The bicycle book example.
So the story goes, a business process management consultant walked into an office to meet with the manager of the site to discuss a major process redesign. As he waited, he noticed as the staff members came into the office, those who biked into the building signed the bicycle book. However, only those that biked in would get this honour. Upon asking at reception the reason for this, they were told that the book, once completed, went to HR, but they did not know why. At HR, the consultant was told that the completed books were then stored in the files, as it has always been. After a little more digging, it came back to a time where those that cycled were given a lunch entitlement, but that had long elapsed.
The bicycle book served no purpose, nor meaning, it created no value and was simply an action and really a waste of resource. Could a process redesign be used here? I think it was probably beyond even that…
Why is business process redesign so important?
Of course, the bicycle book example, whether its history is steeped in truth or myth, raises an interesting point. When a business is operational, it is sometimes incredibly difficult to take a step back and review certain processes. After all, surely every process has an outcome, and if that outcome is serving its purpose. Can it really be that broken?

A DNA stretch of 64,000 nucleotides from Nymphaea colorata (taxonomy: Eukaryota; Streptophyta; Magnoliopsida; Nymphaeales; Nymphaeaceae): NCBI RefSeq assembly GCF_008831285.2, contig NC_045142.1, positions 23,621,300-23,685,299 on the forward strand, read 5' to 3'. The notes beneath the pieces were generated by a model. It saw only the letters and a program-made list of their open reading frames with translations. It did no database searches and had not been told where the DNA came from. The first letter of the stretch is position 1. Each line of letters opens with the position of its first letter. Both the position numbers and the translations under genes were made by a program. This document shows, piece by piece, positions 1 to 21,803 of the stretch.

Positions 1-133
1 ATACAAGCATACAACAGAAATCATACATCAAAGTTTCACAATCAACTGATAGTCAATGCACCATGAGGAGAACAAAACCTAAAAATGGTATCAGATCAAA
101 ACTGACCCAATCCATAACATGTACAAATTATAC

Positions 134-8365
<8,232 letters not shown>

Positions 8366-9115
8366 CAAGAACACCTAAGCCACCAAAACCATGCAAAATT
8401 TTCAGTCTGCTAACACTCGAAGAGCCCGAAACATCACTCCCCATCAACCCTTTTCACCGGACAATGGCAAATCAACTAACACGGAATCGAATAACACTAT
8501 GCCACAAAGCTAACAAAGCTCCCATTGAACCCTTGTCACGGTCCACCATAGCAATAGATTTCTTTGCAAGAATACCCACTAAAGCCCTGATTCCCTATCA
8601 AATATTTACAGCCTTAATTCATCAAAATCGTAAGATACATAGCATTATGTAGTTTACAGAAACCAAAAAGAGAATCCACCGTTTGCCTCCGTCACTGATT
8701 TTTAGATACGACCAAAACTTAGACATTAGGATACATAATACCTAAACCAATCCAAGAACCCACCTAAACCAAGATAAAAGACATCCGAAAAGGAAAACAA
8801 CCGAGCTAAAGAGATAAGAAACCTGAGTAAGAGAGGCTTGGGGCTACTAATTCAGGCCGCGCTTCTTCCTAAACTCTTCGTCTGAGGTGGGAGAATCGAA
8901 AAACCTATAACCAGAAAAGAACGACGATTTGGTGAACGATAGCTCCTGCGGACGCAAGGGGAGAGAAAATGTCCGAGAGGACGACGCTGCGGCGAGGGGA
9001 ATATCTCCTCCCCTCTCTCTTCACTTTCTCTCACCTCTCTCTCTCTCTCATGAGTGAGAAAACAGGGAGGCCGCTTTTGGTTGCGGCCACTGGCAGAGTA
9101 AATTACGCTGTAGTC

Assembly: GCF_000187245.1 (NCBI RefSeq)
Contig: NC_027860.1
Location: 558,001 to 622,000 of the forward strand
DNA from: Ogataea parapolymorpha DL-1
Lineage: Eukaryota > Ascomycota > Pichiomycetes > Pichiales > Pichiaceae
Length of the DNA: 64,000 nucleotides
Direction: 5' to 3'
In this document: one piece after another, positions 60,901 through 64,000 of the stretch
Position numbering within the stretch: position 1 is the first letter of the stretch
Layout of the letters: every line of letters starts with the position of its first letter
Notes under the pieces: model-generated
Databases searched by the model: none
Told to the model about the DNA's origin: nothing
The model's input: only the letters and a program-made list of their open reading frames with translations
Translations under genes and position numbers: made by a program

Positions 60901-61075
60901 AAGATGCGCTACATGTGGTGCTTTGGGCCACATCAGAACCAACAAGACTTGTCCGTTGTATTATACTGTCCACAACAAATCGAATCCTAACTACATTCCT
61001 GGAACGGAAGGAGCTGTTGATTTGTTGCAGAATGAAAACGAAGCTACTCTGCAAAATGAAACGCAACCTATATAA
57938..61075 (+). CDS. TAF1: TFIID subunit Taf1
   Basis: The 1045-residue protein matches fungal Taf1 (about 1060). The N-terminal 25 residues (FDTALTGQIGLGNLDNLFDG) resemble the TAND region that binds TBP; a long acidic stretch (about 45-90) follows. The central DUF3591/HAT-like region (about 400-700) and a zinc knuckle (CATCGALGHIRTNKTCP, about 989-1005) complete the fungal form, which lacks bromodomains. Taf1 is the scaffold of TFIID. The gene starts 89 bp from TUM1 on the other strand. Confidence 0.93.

In article published in Harvard Business Review, business owners are urged to fix the process, not the problem. That is what a business process management consultant looks to do when working with a client.
There are classic telltale signs that actually, the process over time has moved away from its original design and purpose. Especially if you are well versed in knowing where to look. Complexity and misalignment over time can easily creep in and whilst the machine is still turning, it may be at times, stuttering in its purpose.
Simply, business process reengineering is about defining the requirements of the process, ensuring that all steps add value and implementing the redesign effectively within the team.